In an alternative embodiment of the present invention, an activator 56 is attached to the sleeve 14. The use of the activator 56 in cooperation with the sleeve 14 is shown in FIG. 8 where the combination of the sleeve 14 and activator 56 is shown operationally positioned over the patient's knee 18. It may be appreciated from FIG. 8 that correct positioning of the activator 56 locates the activator 56 over the patient's vastus medialis oblique muscle.
The structural details of the activator 56 are shown in greater detail in FIG. 9 where it may be seen that the activator 56 includes a probe 58 attached to a post 60. The post 60 is designed to selectively attachable to a retainer 62. The selective attachment is accomplished by a key 64 included on the post 60 and a passageway 66 included in the retainer 62. The combination of the post 60 and retainer 62 allows the activator 56 to be attached to the sleeve 14 over the vastus medialis oblique muscle.
Attachment of the activator 56 to the sleeve 14 is shown in greater detail in FIG. 10 where it can be seen that the post 60 is inserted through the sleeve 14. Once the post 60 is inserted through the sleeve 14, the retainer 62 is engaged with the post 60 by aligning the key 64 and the passageway 66. The retainer 62 may then be locked in to position by rotating the retainer 62 around the post 60 so that the passageway 66 is no longer aligned with the key 64. The combination of the post 60 and the retainer 62 is only one possible way in which the activator 56 may be attached to the sleeve 14. In general, any fastening method which securely attaches the activator 56 to the sleeve 14 and allows for easy attachment and detachment may be employed.
Operationally, it may be appreciated that the contact of the probe 58 with the patient's vastus medialis oblique muscle performs several functions. One function provided by the probe 58 is to positively identify the location of the vastus medialis oblique muscle to the patient allowing the patient to isolate and target the vastus medialis oblique muscle during strength training exercises. To perform this function, the probe 58 working with the sleeve 14 applies pressure to the patient's vastus medialis oblique muscle. The pressure applied by the probe 58 allows the patient to tactilely locate the vastus medialis oblique muscle and to sense when a particular exercise has caused the vastus medialis oblique muscle to become contracted. The patient may then modify and optimize exercises to have the greatest effect on the vastus medialis oblique muscle.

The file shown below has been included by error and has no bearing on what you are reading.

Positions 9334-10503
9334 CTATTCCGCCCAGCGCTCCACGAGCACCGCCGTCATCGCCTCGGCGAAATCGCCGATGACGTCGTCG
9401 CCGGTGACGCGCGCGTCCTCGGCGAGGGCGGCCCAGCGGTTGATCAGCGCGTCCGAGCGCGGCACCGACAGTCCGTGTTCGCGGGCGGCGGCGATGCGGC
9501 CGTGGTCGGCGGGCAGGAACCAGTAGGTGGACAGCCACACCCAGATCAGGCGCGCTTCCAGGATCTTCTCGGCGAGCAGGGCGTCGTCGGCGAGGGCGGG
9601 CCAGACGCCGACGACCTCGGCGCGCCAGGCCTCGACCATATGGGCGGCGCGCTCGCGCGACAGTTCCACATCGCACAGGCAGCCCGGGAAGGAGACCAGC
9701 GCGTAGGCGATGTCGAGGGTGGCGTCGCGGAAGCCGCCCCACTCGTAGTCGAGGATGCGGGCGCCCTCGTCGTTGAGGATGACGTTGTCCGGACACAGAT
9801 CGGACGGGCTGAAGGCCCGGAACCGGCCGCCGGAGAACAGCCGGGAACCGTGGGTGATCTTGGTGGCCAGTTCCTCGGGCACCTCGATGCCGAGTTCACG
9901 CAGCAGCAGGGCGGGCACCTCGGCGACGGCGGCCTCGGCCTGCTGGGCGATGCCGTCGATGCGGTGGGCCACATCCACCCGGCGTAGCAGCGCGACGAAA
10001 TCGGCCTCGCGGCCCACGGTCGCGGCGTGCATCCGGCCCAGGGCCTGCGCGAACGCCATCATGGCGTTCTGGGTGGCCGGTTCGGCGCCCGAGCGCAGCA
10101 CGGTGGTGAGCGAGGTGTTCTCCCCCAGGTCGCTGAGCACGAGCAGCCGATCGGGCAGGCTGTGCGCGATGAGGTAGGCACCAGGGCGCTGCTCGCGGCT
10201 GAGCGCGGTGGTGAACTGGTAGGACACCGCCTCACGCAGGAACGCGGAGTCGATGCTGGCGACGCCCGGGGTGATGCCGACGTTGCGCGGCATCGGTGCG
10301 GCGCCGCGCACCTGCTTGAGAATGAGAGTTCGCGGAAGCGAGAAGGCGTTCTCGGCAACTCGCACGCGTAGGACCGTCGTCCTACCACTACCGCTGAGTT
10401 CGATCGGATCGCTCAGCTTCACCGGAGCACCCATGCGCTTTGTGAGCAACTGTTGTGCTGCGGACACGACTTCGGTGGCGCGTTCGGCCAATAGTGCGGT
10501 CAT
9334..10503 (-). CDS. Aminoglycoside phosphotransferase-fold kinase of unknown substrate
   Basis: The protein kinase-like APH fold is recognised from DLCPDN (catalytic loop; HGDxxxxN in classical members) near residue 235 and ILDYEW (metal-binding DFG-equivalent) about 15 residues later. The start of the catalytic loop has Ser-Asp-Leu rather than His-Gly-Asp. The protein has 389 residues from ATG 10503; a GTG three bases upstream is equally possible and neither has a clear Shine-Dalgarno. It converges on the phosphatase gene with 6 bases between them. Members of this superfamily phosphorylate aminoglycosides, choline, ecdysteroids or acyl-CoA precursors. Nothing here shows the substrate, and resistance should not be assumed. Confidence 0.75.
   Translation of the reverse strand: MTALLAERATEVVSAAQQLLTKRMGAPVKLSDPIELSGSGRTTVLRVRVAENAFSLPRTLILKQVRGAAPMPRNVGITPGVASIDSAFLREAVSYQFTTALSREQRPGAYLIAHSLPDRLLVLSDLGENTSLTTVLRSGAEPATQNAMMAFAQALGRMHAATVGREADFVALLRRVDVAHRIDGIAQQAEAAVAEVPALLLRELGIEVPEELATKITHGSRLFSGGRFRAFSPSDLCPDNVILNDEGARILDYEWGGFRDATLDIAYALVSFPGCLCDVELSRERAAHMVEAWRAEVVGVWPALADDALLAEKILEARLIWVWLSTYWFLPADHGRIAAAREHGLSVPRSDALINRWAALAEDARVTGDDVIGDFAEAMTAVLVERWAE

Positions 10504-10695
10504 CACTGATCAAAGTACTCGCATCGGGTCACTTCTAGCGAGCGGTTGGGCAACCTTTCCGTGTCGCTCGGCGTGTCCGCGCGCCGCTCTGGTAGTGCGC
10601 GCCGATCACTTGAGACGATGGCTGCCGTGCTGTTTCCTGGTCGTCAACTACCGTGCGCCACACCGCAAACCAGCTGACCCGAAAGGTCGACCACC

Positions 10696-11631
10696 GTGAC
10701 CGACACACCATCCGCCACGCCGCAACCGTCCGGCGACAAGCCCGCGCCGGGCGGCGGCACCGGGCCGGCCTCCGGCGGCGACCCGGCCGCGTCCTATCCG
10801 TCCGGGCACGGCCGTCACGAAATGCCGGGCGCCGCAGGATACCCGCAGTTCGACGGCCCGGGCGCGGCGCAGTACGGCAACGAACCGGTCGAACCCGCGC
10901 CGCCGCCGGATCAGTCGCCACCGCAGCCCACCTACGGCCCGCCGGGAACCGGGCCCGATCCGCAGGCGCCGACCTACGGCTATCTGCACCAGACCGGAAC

A second function provided by the probe 58 is manual stimulation of the patient's vastus medialis oblique muscle. Alternatively stated, it may be appreciated that the contact of the probe 58 with the vastus medialis oblique muscle will provide a stimulating action as the patient exercises and the vastus medialis oblique muscle moves in relation to the probe 58 and the sleeve 14. The stimulation associated with the use of the activator 56 enhances the patient's ability to strengthen the vastus medialis oblique muscle.
To achieve the objectives of the present invention, it may be appreciated that different shapes may be employed for the probe 58. In particular, it may be appreciated that a blunt bullet-shape may be appropriate for probe 58. This configuration in shown in FIG. 9. Alternatively, it may be appreciated that more complex shapes may be desirable. FIG. 11 shows an alternative embodiment for the probe 58 where the blunt bullet shape of FIG. 9 has been replaced with a cross or tee shape. In general, the actual shape chosen for the probe 58 may be varied to adjust the amount of tactile feedback and stimulation provided by the activator 56.